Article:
CN: suicidal behavior
Alcohol was the antidepressant I felt I always wanted. There was no need to step back, breathe, count to ten, or do any of the other self-soothing techniques I picked up from 17 years worth of therapy. All I had to do was fill up my 12 oz. tumbler to the brim with bourbon, and I was set.
All the pain, anguish, fear, anxiety, anger, shame, and sensory overload just disappeared in a fog of inebriation. I didn’t care about any possible permanent liver damage or adverse reactions to my psychiatric medication; all I cared about was getting drunk every night. My therapist kept bringing up my drinking during our sessions together, but I didn’t want to talk about it. I finally found something that was working for me. Why screw up a good thing, right?
Unfortunately alcohol was starting to affect my life negatively.
I recorded episodes of my podcast drunk. I had trouble sleeping. I even switched from binge drinking just at night to binge drinking all day.
I knew I had to stop, so I started going to a weekly local SMART Recovery support group in December. Unlike Alcoholics Anonymous, SMART Recovery uses cognitive behavioral therapy techniques instead of a list of 12 steps and does not require belief in a higher power. At first, everything was going well; they were teaching me how to confront the negative thoughts and irrational beliefs that led me to drink. A few weeks ago, however, I got tired of staying sober and tried to drink myself to death.
I survived, but the experience scared me so much that I knew I had to make some major changes to myself, which included confronting the minority stress I face as a queer trans person.
According to the Substance Abuse and Mental Health Services Administration (SAMHA), 25% of LGBTQ people struggle with alcoholism, compared to only 5-10% of cis straight people. One of the main reasons for this is because of minority stress, which the Center for American Progress defines as “the negative effects associated with the adverse social conditions experienced by individuals of a marginalized social group.” Such adverse social conditions include housing discrimination, job discrimination, strained family relationships, bullying, and the ongoing threat of violence committed against us. I’m lucky never to have faced any housing or job discrimination, and my family has been nothing but supportive. However, I know the latter two all too well.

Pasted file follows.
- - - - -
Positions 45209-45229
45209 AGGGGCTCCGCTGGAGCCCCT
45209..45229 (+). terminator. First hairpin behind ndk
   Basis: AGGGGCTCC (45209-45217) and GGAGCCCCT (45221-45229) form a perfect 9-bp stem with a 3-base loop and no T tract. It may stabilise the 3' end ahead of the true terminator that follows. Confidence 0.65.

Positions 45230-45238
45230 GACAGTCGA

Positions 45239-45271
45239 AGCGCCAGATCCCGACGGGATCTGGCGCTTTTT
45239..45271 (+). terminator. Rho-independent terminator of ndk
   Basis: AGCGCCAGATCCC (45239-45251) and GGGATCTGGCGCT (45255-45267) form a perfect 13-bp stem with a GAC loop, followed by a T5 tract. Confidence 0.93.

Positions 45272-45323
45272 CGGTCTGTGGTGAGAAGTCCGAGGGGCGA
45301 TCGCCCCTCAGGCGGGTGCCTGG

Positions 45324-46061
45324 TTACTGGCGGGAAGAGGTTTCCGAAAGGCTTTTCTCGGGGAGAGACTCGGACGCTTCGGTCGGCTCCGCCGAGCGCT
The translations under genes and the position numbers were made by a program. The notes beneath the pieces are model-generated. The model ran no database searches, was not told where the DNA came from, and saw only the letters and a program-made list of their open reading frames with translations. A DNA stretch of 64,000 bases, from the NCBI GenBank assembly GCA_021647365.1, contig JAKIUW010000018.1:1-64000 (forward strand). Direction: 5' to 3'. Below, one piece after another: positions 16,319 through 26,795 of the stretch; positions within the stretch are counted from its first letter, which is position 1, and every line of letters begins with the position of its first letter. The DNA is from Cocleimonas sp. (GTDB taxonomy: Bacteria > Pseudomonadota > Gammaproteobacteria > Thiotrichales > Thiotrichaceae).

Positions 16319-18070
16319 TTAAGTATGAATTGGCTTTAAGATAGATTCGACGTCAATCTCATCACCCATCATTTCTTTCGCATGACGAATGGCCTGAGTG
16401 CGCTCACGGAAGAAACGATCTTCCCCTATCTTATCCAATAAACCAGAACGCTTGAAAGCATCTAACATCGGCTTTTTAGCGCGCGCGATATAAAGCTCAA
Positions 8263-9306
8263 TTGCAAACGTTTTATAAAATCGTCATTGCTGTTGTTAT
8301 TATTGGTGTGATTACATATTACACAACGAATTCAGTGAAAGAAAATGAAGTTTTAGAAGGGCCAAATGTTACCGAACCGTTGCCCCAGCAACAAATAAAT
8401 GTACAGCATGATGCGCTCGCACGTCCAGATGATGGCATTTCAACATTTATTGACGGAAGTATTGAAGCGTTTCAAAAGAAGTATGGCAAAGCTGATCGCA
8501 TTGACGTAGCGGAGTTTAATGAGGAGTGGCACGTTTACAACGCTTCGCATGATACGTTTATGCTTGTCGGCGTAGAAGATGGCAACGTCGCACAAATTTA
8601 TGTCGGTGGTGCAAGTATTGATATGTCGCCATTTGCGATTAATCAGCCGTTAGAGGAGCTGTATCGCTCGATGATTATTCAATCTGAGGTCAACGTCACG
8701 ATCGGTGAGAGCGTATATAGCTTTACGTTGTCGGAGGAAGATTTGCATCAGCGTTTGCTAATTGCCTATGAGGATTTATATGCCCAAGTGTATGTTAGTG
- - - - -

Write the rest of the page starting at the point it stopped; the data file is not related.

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All my classmates must have figured out I was queer and trans before I did because not a day went by without someone calling me either a homophobic or transphobic slur. This went on every day from first grade to high school graduation. There was never a moment where they didn’t remind me that I was the perpetual outsider, and there would never be a place in the world for me.
Even today, seventeen years after graduation, I still carry this idea with me everywhere I go. It doesn’t matter that I found family among a ragtag group of fellow atheist podcasters that reached out to me a few weeks ago when I almost drank myself to death.
The voices of the bullies still echo in my head, reminding me that no one will love me.
As far as threats of violence, I’ve been lucky so far, but that doesn’t mean I always will be. There was one incident a few years ago when I was making out with my then-boyfriend in my car in a parking lot. A few parking spots away, there was a man in a truck who looked like he was staring right at us. I tried to ignore him and focus on my boyfriend, but I couldn’t help but think, “This is it. This is the moment where I end up hanging dead on a fence simply because of who I love.” Fortunately, another man got into the truck, and they both drove away without any incident.
Weird stares in public are the only thing I’ve experienced so far, thankfully, but since hate groups have grown since Donald Trump’s election, I worry that one day it’ll go beyond stares. Maryland’s Eastern Shore region, where I live, generally has a “Don’t ask, don’t tell” policy when it comes to LGBTQ people; they’re okay with it as long as we don’t “shove it down their throats.” But what if one day someone decides they’ve had enough of being nice, and decide to take out all their hatred on me as soon as they see my painted nails and eyeshadow?
I’m unaware of any official statistics about how common this is, but another source of my minority stress is constantly feeling like I have to be the official queer trans diplomat of the Internet. Normally I like educating people about LGBTQ issues, which is why I’m a writer. However, sometimes I get tired of answering the same questions over and over again. I’m tired of constantly trying to prove my non-binary identity to Twitter trolls. I’m tired of trying to “fight bad speech with better speech” on social media, providing countless peer-reviewed articles showing how systematic oppression still exists in modern society only to be met with, “LOL, triggered!”
As Audre Lorde once said, when marginalized people are expected to educate those with privilege all the time, it creates “a constant drain of energy which might be better used in redefining ourselves and devising realistic scenarios for altering the present and constructing the future.”
This is usually the part where I write something inspirational about how I overcame my obstacles, and everything’s okay now, but that’s not how addiction recovery works. It is a one day at a time process full of progress and setbacks, highs and lows, strength and weakness. I think I’m on the right track, though. One thing that SMART Recovery talks about is unconditional self-acceptance, which is the idea that I have worth just as I am. This is one of my primary goals: to be unapologetically queer and trans in the face of opposition and to find healthy ways of coping with minority stress. Whatever it takes me to not try to drink myself to death again.